• Assessing current monitoring programs in the Albemarle Sound and determining monitoring gaps for the region

  • Assessing the toxicity and potential sources of algal blooms in the Sound

  • Improving understanding of the quality of water, sediment, and biota in the Sound

  • Assessing the occurrence of contaminants in the sound

Current monitoring implemented as part of the Albemarle Pilot project includes:

Albemarle Monitoring: Phytoplankton

The euphotic zone was sampled for phytoplankton, algal toxins, and other water quality parameters during summer of 2012.
The euphotic zone was sampled for phytoplankton, algal toxins, and other water quality parameters during summer of 2012.

In Summer of 2012, 44 water quality samples were collected at 34 sites in partnership with the NC Division of Water Quality, NC Division of Marine Fisheries, and the U.S. Fish and Wildlife Service. Samples were analyzed for:

  • phytoplankton community composition
  • nutrients
  • cyanobacterial toxins (cyanotoxins)
  • the pesticides atrazine and glyphosate
  • metals
  • total suspended solids
  • chlorophyll a and other physical data

Phytoplankton community data will help characterize food availability by documenting the community structure of the primary producers in the food web. Phytoplankton are integrators of water quality and phytoplankton community data can be used to help identify potential sources of contaminants affecting water quality in the Sound and its tributaries. In addition to sampling phytoplankton, water samples were screened for the presence of cyanotoxins mycrocystin-LR, cylindrospermopsinsm, saxitoxin, and anatoxin, and the pesticides atrazine and glyphosate. Nutrients, metals, total suspended solids, chlorophyll a concentrations, and other ancillary data were collected in order to characterize relationships between water quality and community structure.

This information will improve our understanding of the spatial and temporal variability of nutrient and phytoplankton communities in the Sound. Short and long-term temporal variability will be addressed by collecting samples in both July and August, and by comparing the results from summer 2012 with historic datasets from the late 1980s and early 1990s. The data will allow us to begin to make inferences on how community structure is related to water-quality conditions and food availability in the Albemarle Sound. This sampling fills a monitoring gap for the Albemarle Sound because a soundwide synoptic of phytoplankton has not been conducted since the late 1980's and a soundwide synoptic of cyanotoxins has never been conducted.

Albemarle Monitoring: Sediment

In Fall of 2012, bottom sediment at 20 sites in Albemarle Sound and tributary rivers were sampled in order to estimate the occurrence, distribution, and total recoverable concentration of 28 metals that are potentially toxic to benthic organisms. Total organic carbon and particle size analysis were also determined for all samples.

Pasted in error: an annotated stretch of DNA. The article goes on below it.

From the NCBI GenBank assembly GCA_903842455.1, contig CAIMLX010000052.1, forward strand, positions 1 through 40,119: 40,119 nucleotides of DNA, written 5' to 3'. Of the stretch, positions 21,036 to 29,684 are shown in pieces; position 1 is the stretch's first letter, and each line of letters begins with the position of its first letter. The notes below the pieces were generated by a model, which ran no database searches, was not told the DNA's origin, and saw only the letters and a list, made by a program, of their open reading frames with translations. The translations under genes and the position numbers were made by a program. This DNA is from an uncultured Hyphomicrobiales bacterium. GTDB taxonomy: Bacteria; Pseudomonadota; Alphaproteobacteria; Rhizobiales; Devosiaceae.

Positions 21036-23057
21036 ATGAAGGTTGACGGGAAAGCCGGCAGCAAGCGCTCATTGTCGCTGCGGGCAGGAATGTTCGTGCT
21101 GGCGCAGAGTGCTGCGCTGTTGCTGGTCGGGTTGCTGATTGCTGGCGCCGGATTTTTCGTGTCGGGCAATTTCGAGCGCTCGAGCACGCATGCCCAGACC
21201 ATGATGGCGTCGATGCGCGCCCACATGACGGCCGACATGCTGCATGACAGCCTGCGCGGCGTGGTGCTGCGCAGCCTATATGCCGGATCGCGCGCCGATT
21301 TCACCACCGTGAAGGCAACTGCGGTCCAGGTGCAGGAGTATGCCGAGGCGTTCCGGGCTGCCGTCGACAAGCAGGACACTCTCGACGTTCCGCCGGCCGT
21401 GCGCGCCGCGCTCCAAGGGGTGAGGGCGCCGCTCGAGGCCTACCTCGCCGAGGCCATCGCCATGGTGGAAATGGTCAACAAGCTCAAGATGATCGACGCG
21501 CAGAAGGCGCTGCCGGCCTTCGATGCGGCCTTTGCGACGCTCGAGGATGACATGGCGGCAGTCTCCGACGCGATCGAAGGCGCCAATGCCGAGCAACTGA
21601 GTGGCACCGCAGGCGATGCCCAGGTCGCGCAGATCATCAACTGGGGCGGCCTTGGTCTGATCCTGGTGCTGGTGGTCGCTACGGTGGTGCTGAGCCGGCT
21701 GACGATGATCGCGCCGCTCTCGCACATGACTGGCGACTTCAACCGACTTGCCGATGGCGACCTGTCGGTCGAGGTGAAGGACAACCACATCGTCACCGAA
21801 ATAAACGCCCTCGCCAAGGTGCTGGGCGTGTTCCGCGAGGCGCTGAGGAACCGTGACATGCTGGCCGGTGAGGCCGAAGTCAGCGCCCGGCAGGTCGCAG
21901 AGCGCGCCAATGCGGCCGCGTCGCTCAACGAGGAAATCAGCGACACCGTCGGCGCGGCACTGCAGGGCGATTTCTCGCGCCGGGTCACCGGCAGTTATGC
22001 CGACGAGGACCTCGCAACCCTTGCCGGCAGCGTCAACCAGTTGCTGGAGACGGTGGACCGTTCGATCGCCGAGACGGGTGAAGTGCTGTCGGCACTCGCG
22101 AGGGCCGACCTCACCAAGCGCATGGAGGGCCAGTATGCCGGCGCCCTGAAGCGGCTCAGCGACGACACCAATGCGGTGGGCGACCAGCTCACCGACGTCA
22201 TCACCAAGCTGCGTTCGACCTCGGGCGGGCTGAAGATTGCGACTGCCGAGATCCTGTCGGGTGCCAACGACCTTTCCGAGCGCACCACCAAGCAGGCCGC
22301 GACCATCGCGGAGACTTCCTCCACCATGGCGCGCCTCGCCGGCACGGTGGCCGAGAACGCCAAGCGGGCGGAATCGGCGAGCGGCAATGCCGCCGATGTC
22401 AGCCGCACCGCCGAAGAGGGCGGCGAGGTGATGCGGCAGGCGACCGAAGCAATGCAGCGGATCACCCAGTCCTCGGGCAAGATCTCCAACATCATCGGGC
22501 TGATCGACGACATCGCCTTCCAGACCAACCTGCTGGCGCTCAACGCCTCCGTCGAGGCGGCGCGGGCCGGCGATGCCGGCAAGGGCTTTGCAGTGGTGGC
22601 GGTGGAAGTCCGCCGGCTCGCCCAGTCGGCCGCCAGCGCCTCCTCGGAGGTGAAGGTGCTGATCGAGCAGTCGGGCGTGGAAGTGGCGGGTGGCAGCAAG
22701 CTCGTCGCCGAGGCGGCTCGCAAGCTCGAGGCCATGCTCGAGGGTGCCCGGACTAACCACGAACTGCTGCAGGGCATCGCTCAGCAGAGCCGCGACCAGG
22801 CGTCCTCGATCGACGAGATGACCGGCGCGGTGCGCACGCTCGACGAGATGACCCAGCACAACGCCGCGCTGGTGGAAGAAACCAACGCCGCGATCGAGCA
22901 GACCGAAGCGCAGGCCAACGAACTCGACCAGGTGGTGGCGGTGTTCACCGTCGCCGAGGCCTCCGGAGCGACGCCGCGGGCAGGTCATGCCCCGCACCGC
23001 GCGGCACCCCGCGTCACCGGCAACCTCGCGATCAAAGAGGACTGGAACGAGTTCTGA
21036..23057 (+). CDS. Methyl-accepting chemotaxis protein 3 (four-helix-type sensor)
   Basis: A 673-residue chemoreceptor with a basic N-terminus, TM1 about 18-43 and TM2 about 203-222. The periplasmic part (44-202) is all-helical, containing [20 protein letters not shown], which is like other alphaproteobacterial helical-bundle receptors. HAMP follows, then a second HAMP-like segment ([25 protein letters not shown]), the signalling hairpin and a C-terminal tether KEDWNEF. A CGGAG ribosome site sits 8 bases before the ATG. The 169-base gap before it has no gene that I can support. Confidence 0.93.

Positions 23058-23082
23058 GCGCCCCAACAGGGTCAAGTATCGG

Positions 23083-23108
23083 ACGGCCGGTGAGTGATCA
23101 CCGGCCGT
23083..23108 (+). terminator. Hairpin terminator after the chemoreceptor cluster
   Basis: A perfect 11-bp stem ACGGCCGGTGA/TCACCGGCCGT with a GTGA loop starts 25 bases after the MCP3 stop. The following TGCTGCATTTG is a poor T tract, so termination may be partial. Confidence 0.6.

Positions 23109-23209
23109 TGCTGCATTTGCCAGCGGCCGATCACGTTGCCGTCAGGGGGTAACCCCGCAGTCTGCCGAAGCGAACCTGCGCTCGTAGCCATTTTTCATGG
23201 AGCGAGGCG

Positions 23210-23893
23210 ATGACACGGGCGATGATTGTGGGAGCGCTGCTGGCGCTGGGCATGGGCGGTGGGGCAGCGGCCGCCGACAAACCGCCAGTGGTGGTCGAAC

Sharon Fitgerald, USGS, sampling bottom sediment in the Albemarle Sound for metals and grain size.
Sharon Fitgerald, USGS, sampling bottom sedimentin the Albemarle Sound for metals and grain size.

The target analytes include the following:

  1. Total recoverable metals included Silver, Aluminum, Arsenic, Boron, Barium, Berylium, Calcium, Cadmium, Cobalt, Chromium, Copper, Iron, Potassium, Magnesium, Manganese, Molybdenum, Sodium, Nickel, Lead, Antimony, Selenium, Thorium, Thallium, Uranium, Vanadium, Tungsten, and Zinc.
  2. Mercury (Hg)
  3. Total organic carbon (TOC)
  4. Particle size analysis

 

 

 

 

 

Albemarle Monitoring: Organics

Crop dusting is one technique used to spread pesticides on agricultural lands in the Albemarle Sound region.
Crop dusting is one technique used to spread pesticides on agricultural lands in the Albemarle Sound region.

In Summer of 2012, 40 water quality samples were collected at 30 sites in partnership with the NC Division of Water Quality, NC Division of Marine Fisheries, and the U.S. Fish and Wildlife Service. Samples were screened for the pesticides atrazine and glyphosate. This information will help characterize the distribution of pesticides in the water column and direct future pesticide sampling efforts.

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Conduct a gap analysis of the current monitoring networks in the Albemarle Sound

A gap analysis of current monitoring networks in the Albemarle Sound will help quanitfy existing monitoing programs in the region and compare the data being collected by these programs to the design of the National Monitoring Network. We are working with the Albemarle-Pamlico National Estuary Program to:

  • Inventory current and historical monitoring programs and research studies in the Albemarle Sound

  • Evaluate monitoring gaps between current monitoring programs and the monitoring design of the National Monitoring Network

  • Identify and resolve data-comparability and data-sharing issues

  • Improve data storage and access